Consumer Reports is back with another survey of wireless carriers, and the news isnt good for AT&T, which continues to be dogged by complaints about dropped calls and generally poor service.
The survey, published last week, asked questions of more than 50,000 people in more than two dozen U.S. cities. In nearly three-quarters of those locales, AT&T ranked lowest in customer satisfaction. Verizon Wireless ranked highest overall. While AT&T has spent a lot of its PR effort in recent months touting improvements in major markets like San Francisco and New York, at least one analyst says the carrier better realize the problems are more widespread, as the survey suggests.
In a research note, Pali analyst Walter Piecyk wrote, We believe it has been an elitist investor view that only a few high profile AT&T markets are having problems on the theory that only tech savvy residents of coastal cities would find enough use in the iPhone to impact the quality of AT&Ts network.”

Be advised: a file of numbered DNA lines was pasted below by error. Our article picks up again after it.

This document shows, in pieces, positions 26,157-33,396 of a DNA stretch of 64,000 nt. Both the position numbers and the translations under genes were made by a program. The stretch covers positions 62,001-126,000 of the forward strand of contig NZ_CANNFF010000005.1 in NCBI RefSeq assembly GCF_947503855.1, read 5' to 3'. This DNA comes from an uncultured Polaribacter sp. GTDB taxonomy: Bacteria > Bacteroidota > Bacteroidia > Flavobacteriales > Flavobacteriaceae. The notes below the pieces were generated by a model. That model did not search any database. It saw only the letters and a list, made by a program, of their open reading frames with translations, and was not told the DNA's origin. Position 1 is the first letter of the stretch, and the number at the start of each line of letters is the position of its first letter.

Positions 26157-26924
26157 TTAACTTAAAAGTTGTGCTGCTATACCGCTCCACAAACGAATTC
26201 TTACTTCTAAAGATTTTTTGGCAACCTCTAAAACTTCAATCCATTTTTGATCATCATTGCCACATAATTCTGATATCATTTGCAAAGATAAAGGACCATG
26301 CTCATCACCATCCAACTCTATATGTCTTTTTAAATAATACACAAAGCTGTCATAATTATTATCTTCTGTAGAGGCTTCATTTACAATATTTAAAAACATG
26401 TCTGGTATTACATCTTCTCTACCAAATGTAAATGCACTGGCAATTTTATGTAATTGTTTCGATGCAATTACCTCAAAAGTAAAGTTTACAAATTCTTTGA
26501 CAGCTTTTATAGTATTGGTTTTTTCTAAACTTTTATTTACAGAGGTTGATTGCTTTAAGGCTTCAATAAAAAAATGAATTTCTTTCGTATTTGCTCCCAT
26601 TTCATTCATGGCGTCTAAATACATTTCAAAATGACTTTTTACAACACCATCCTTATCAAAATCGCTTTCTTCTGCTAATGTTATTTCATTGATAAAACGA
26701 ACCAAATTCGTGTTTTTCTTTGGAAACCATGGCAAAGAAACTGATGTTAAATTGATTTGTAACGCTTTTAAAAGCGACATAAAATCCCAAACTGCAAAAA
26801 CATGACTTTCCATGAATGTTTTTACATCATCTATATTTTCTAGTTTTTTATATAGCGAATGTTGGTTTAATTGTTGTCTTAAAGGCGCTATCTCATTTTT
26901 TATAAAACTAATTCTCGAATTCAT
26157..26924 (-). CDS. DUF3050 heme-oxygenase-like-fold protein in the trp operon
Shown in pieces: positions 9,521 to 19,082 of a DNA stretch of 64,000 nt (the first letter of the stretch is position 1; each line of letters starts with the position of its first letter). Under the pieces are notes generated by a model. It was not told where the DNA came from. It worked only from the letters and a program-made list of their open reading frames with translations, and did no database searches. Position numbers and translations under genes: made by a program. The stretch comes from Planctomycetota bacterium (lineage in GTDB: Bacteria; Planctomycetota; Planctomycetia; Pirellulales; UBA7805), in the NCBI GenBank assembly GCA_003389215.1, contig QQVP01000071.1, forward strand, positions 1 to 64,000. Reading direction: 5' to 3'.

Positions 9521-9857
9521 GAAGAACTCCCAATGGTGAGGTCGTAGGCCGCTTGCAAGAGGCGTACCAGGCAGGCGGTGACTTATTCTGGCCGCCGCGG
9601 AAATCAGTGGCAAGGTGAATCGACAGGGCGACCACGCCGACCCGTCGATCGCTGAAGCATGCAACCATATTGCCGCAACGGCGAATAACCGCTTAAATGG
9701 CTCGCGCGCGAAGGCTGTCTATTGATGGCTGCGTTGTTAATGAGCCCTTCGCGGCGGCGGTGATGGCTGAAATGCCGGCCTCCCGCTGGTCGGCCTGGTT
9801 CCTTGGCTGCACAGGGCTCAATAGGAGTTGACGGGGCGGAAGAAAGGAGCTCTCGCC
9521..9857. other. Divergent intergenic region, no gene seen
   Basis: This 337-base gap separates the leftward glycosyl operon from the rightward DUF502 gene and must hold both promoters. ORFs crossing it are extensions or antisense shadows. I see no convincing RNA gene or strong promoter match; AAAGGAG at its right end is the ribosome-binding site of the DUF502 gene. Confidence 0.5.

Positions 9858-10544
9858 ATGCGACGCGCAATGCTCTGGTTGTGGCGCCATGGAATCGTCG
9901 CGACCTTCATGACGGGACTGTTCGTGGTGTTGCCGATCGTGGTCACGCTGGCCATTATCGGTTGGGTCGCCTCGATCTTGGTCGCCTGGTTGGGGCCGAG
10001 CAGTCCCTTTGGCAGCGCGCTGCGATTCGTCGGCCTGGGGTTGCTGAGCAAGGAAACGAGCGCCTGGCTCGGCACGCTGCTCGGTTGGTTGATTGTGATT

In the survey, AT&T is generally criticized in several customer satisfaction categories, including dropped calls, service availability and voice service. The saving grace might be that the iPhone continues to rank at the top of Consumer Reports smartphone ratings, but when Verizon gets its version of the device anticipated early next year that could spell more trouble for AT&T.
The carrier responded to the survey, touting its third-quarter numbers and its broadband speeds.
"We take this seriously and we continually look for new ways to improve the customer experience,” AT&T said in a statement. The fact is wireless customers have choices and a record number of them chose AT&T in the third quarter, significantly more than our competitors. Hard data from independent drive tests confirms AT&T has the nation’s fastest mobile broadband network with our nearest competitor 20 percent slower on average nationwide and our largest competitor 60 percent slower on average nationwide. And, our dropped call rate is within 1/10 of a percent the equivalent of just one call in a thousand of the industry leader."